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Which Thomann Bass

Discussion in 'Basses [DB]' started by SidMau, Nov 2, 2013.


  1. SidMau

    SidMau

    Sep 3, 2012
    Hello all! I am currently in the market for my first upright bass after being an electric player for a few years. I have been doing some research and have indeed used the search feature several times on my search and have concluded that for my needs and location (England), Thomann is probably the way to go for my purchase. Also, I am looking specifically at the Strunal models, to be more specific.

    My options, as of right now, are:
    Thomann 1E http://www.thomann.de/gb/thomann_kontrabass_1_e_34.htm
    Thomann 1E TN http://www.thomann.de/gb/thomann_double_bass_europe_1e_tn_3_4.htm
    Thomann 2W http://www.thomann.de/gb/thomann_kontrabass_2_wr_34.htm
    Thomann 2W TN http://www.thomann.de/gb/thomann_2w_tn_34_europe_double_bass.htm

    I've come to a bit of a problem, though, in my lack of knowledge. I'm aware of the differences between laminated and hybrid in general, but not to a great extent. Is a fully laminated more durable than a hybrid, or are they essentially the same in that aspect? I know that the hybrid sounds better... more dynamic and rich in overtones and harmonics, that is, and thus am currently leaning towards the hybrids, but I wasn't positive. Also, for reference, I am living in England right now and will be moving back to Wisconsin in the states in the next few years (not exactly sure when) and the climate there can be anything from -20ºF to 100ºF - those being the extremes, and it gets to be relatively humid there too. Also, as I'm sure is clear, I'm not sure about the tineo wood used in the higher priced instruments. From what I've gathered, its considered to be a more resonant and better tone wood, but how much different is it? Thomann's site only has sound files for the regular spruce-constructed bass (the 2W), so I wasn't able to get a direct comparison. Is it worth the extra £200?

    As far as what I expect to be playing, I will definitely be playing pizz the majority of the time, but I will probably purchase a bow as well and expect to use it from time to time.

    Thus, as I have said before, I am leaning towards the hybrid basses, but am not sure if thats exactly what I want. I also don't wish to spend more than I have to, so I'd like to know if the tineo-constructed instrument is worth the investment.

    Thanks all!
     
  2. Get the Thomann 2W TN
    (or the quilted maple one)

    The carved tops offer more upward room in the growth of your sound making potential. especially with the bow. Looks matter, and the Tineo is prettier IMO than the regular wood used. These european prices on that site are so low the extra 200euro is almost nothing. Just get the top of the line. Here the bottom of the line Strunal, bought from a proper bass shop, costs more that 2W TN that you posted. Shipping is expensive!

    As far as moving back to the USA. IMO, once you research the prices involved in buying a hard case and shipping, you may end up selling your bass there, and buying another one in North America (at the higher prices). If you want, investigate the removable neck options. My tip, take advantage of those super low European prices and just get the top of the line model. Budget for local setup and needed accessories, (bag, wheel, bow, amplification system).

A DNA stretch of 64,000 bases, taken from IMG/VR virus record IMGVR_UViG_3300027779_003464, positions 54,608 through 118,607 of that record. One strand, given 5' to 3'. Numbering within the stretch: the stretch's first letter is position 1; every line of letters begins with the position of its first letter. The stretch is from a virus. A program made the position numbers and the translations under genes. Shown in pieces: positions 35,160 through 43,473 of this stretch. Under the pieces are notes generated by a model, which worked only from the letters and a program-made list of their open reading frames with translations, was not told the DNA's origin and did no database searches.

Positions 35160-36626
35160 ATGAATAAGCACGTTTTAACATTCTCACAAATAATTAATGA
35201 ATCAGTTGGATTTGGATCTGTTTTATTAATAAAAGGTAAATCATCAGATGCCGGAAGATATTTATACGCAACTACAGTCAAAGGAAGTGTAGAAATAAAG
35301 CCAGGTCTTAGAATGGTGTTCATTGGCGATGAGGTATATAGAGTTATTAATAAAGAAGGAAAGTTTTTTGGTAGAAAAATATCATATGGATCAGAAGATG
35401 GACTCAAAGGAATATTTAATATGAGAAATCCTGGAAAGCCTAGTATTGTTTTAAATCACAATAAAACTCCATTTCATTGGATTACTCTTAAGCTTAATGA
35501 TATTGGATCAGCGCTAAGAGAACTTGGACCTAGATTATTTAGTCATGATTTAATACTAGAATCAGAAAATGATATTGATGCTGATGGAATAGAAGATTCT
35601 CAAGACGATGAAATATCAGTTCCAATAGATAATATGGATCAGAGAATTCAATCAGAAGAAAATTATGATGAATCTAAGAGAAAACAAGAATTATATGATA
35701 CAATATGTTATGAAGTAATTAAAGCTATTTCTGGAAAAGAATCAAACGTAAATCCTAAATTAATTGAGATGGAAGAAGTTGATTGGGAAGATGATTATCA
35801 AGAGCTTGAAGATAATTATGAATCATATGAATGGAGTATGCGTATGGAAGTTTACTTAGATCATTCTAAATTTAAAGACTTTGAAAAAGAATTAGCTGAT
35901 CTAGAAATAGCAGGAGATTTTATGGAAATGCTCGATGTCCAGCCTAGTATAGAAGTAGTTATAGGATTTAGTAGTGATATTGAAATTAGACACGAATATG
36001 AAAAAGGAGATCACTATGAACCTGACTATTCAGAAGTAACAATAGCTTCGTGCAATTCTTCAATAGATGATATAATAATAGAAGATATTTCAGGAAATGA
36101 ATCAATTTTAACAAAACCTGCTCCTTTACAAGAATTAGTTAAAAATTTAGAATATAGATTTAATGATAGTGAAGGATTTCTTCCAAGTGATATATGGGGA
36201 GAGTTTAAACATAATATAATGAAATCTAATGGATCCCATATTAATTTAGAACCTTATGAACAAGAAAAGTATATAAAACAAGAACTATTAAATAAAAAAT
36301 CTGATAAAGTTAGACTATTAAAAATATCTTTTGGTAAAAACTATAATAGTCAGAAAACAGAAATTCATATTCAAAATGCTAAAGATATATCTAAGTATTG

3. MIKMAN

    MIKMAN

    Mar 4, 2008
    Larisa, Greece
    +1!!!!!
     
  4. SidMau

    SidMau

    Sep 3, 2012
    Thanks for the quick response! So it seems that the hybrid is the better choice. And I forgot about the quilted maple one, so... Tineo or quilted maple? Do they sound similar or does each have a unique voice?

    Oh, also, for moving back - my family is currently in the UK as expats for my mother's job - the moving is paid for by the company and our objects will be shipped between sea and air with insurance - that is not a worry. The problems I was foreseeing more were concerned with the climate changes
     
  5. MIKMAN

    MIKMAN

    Mar 4, 2008
    Larisa, Greece
    Comparing a Tineo and a quilted maple bass side by side the Tineo one is more resonant. I made this check twice, each time with a different couple of basses and keeping all the other parameters equal (strings, bridge's height, soundpost and endpin). The Tineo one offers more volume and more sustain, albeit the difference is not big.
     
  6. SidMau

    SidMau

    Sep 3, 2012
    Thanks for the insight Mikman! I have another question, I think. If cost becomes more of an issue for this, would you recommend the regular 2w or 1e tn? I'm assuming that I probably won't be able to go for the 2w tn simply due to extra purchases of a bow, case, and probably strings
     
  7. MIKMAN

    MIKMAN

    Mar 4, 2008
    Larisa, Greece
    The regular one is discernibly inferior to the Tineo laminated. In this product line the QM and the TN are by far the best basses and they worth the extra cost.
     
  8. SidMau

    SidMau

    Sep 3, 2012
    That helps a lot! Thanks Mikman!
     
  9. SRL

    SRL

    Jun 23, 2010
    Italy
    Has anyone any experience of the Mastri Hybrid DB (http://classic.bassico.eu/77/182?l=en) available from www.bassico.eu? I'm wondering how it might compare to the Thomann 2W TN 3/4 (http://www.thomann.de/it/thomann_2w_tn_34_europe_double_bass.htm).

    Bottom line is I have a fully carved 4/4 that I'm trying to use to do everything (and struggling with arco vs pizz response). I'm wondering about getting a second instrument to use for orchestra work or jazz work depending on how they compare.

    Any thoughts would be welcome.
     

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